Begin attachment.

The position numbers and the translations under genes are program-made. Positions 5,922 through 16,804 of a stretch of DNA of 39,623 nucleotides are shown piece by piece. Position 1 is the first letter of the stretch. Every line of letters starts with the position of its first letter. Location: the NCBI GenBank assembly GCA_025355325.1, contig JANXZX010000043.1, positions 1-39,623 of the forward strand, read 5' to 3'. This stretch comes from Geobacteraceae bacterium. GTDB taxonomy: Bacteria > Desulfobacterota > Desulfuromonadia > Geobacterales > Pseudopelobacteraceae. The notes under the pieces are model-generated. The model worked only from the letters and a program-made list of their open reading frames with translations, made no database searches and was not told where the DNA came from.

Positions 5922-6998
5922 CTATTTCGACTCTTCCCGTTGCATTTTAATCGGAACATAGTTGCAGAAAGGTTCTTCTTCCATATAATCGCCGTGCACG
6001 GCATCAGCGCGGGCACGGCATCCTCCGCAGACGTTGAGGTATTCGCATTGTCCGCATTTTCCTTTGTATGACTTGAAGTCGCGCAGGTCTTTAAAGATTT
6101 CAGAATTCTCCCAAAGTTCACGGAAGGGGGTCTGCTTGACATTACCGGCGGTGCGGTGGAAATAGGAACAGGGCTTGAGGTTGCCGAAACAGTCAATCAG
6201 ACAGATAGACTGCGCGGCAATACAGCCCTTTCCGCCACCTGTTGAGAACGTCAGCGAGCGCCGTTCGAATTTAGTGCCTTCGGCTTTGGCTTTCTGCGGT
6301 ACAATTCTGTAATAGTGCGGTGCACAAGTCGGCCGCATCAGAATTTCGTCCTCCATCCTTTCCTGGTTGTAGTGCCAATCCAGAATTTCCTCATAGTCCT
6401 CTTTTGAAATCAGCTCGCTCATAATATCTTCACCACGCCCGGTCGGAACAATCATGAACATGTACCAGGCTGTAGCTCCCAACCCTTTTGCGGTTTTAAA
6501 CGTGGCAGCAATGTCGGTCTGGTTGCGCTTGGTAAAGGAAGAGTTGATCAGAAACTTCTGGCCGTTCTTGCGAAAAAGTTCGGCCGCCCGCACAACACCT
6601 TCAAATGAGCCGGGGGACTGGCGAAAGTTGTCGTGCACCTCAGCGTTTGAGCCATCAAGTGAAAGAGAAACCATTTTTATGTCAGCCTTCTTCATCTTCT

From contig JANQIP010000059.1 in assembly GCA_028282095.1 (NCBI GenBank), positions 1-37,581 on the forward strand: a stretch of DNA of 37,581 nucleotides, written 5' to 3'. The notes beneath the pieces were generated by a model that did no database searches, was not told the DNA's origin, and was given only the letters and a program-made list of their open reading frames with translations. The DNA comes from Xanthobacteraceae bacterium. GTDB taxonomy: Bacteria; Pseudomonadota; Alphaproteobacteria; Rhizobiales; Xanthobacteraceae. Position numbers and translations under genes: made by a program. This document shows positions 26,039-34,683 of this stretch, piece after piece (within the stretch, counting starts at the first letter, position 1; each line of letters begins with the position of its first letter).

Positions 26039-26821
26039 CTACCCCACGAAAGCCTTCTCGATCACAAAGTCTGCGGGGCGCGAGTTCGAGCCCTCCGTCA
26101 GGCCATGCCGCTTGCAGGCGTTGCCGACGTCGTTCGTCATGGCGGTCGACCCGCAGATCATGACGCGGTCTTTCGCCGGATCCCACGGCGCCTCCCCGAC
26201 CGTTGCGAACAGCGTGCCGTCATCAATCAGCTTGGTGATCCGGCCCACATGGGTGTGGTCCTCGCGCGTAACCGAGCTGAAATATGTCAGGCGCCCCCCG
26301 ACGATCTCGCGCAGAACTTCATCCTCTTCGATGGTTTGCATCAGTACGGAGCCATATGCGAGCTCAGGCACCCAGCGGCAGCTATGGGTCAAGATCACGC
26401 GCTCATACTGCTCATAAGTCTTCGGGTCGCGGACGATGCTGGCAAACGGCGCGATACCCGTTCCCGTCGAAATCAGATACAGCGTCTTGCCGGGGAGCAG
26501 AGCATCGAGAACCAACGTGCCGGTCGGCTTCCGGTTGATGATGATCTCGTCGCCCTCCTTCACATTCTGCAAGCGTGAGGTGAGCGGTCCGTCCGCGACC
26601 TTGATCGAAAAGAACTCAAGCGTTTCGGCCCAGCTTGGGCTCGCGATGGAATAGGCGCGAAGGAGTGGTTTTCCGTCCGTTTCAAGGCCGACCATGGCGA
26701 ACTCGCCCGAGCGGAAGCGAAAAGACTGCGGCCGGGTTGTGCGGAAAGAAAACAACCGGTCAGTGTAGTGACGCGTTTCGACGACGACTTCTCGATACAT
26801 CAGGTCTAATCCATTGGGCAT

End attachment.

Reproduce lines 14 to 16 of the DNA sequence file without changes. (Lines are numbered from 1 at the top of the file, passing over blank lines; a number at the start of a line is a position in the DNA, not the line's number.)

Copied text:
26101 GGCCATGCCGCTTGCAGGCGTTGCCGACGTCGTTCGTCATGGCGGTCGACCCGCAGATCATGACGCGGTCTTTCGCCGGATCCCACGGCGCCTCCCCGAC
26201 CGTTGCGAACAGCGTGCCGTCATCAATCAGCTTGGTGATCCGGCCCACATGGGTGTGGTCCTCGCGCGTAACCGAGCTGAAATATGTCAGGCGCCCCCCG
26301 ACGATCTCGCGCAGAACTTCATCCTCTTCGATGGTTTGCATCAGTACGGAGCCATATGCGAGCTCAGGCACCCAGCGGCAGCTATGGGTCAAGATCACGC